Symptoms relate to anemia and can include weakness, lethargy, pale gums, weight loss, jaundice, fever, enlarged lymph nodes, and spleen. Untreated, FIA can cause death.
Treatment is antibiotics and blood transfusion for severely anemic cats.
Bartonella henselae (cat scratch disease)
Caused by the bacteria Bartonella henslae, cat scratch disease (CSD) is a self-limiting infection in cats. It is transmitted via flea feces which contain the bacteria, which are ingested by the cat during grooming. While CSD is of little significance to the cat, it can cause disease in humans. In immuno-competent people this may include loss of appetite, fever, aching and headache, however in individuals with a compromised immune system it can cause more serious illness such as inflammation in the retina, encephalitis, conjunctivitis and enlarged liver or spleen.
Treatment in healthy cats and people is usually not necessary, severe cases of those with compromised immune systems may require antibiotics.
Also known as cat flea typhus, Rickettsia is another zoonotic disease caused by an intracellular bacteria known as Rickettsia felis. Fleas acquire the bacteria when feeding on an infected mammal and then transmit the disease to cats when they scratch infected flea feces into their skin (usually via an itchy flea bite).
Cats usually remain asymptomatic however people, particularly those who have weakened immune systems can develop a headache, fever, confusion and a rash.
There is no protocol for treating rickettsia in cats, infected people are treated with antibiotics.
This is one of the most common skin disorders to affect cats, many of whom have an allergic reaction to the flea’s saliva. This causes intense itching and miliary dermatitis.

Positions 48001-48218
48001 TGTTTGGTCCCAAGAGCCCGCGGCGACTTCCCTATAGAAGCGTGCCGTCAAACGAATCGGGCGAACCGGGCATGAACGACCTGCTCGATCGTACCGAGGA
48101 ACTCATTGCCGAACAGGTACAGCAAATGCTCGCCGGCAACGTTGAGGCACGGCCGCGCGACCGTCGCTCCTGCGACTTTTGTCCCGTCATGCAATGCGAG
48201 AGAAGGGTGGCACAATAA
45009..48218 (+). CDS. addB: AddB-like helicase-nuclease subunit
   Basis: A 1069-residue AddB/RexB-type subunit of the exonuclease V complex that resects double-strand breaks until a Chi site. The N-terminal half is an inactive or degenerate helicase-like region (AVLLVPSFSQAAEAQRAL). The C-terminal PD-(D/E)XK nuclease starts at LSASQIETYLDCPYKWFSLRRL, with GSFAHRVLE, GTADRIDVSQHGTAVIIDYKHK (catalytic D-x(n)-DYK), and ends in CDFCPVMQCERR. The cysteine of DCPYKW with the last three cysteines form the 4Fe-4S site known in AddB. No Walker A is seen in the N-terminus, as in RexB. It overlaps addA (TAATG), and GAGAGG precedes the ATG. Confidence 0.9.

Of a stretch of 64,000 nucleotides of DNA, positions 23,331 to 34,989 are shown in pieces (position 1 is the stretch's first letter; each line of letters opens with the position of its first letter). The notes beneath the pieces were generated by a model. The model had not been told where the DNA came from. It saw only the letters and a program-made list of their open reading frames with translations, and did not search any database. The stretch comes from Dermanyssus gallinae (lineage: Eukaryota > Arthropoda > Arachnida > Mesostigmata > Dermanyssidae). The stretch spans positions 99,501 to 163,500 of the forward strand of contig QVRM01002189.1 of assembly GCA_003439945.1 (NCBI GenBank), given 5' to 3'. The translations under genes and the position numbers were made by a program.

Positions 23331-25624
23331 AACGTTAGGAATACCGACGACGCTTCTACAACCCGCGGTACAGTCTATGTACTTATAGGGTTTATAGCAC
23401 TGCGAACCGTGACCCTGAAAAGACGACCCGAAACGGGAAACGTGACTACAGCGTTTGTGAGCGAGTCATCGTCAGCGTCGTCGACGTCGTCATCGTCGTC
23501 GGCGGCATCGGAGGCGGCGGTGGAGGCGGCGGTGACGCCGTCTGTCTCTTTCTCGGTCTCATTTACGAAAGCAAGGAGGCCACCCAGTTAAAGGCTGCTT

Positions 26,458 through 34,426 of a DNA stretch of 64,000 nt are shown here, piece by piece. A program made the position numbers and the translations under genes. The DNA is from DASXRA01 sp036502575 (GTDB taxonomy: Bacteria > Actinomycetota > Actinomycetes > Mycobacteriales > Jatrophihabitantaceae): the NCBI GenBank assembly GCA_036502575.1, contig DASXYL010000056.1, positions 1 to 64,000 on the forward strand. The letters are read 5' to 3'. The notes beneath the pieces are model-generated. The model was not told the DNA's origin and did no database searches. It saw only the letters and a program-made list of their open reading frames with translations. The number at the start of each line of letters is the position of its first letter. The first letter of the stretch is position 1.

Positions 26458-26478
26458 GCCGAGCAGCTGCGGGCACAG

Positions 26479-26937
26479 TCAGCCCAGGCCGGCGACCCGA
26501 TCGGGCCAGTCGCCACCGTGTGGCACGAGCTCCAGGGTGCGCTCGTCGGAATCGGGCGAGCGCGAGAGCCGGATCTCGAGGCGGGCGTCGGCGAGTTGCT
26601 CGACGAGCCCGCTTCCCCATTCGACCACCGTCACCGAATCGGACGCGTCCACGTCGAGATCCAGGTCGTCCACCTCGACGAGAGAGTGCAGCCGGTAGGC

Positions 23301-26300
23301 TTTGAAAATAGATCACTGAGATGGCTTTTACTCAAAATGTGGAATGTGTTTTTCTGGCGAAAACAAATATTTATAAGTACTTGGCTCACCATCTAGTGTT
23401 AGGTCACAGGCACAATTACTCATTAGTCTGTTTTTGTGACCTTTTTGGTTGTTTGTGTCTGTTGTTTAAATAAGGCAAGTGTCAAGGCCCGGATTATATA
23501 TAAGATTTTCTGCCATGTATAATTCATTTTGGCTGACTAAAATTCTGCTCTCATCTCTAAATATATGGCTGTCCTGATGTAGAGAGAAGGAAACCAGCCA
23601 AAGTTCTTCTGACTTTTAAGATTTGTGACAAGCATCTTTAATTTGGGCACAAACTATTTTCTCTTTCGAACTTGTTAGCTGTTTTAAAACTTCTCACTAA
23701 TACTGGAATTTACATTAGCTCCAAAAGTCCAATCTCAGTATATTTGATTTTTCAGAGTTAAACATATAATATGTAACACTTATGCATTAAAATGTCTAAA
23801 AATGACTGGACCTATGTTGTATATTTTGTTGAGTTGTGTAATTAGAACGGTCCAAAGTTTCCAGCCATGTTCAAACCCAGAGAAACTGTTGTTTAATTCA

Treatment of flea allergy dermatitis is aimed at avoiding exposure to fleas, but may also include steroids to reduce itching, anti-inflammatory injection, and desensitisation.
A heavy infestation of fleas, particularly in young kittens can lead to anemia, which is a reduced red blood cell count. Serious anemia can be life-threatening.
Symptoms of anemia include lethargy, weakness, pale mucus membranes, rapid heartbeat.
Treatment of anemia in cats involves removing the fleas and in severe cases, a blood transfusion may be required.
How long can fleas live off the cat?
This depends on the life stage of the flea. An adult flea can only survive a few days without a blood feed however the pupae can live for up to five months.
Are fleas the same as nits?
No, nits are the eggs of the head louse, which is a different parasite to the flea. Head lice infect people (mostly children), and cat fleas infect cats and dogs. They can sometimes feed off a human host, but won’t stick around for long.
Some cats can be extremely sensitive to the saliva of the flea and even one flea bite is enough to cause an allergic reaction resulting in scabs and intense itching.
If your cat accidentally licks the flea product it is possible for him to foam at the mouth. If in any doubt, call your veterinarian or your local poisons hotline with the name of the flea product.
As stated above, it is possible for a cat flea to bite a human, but they don’t live on us.
Yes, there are some topical flea treatments that are safe to use on pregnant cats. This includes Advantage, Frontline, and Revolution. Always speak to your veterinarian before treating a pregnant cat for fleas.
It is possible for indoor cats to catch fleas. Adult fleas can hitch a ride in on a person’s clothing. It is also possible for the flea pupae to remain dormant for up to six months if there is no host.
Cats can become infected with fleas year round, they are more active in the summer months, but certainly around in winter. Cats should be treated for fleas year round.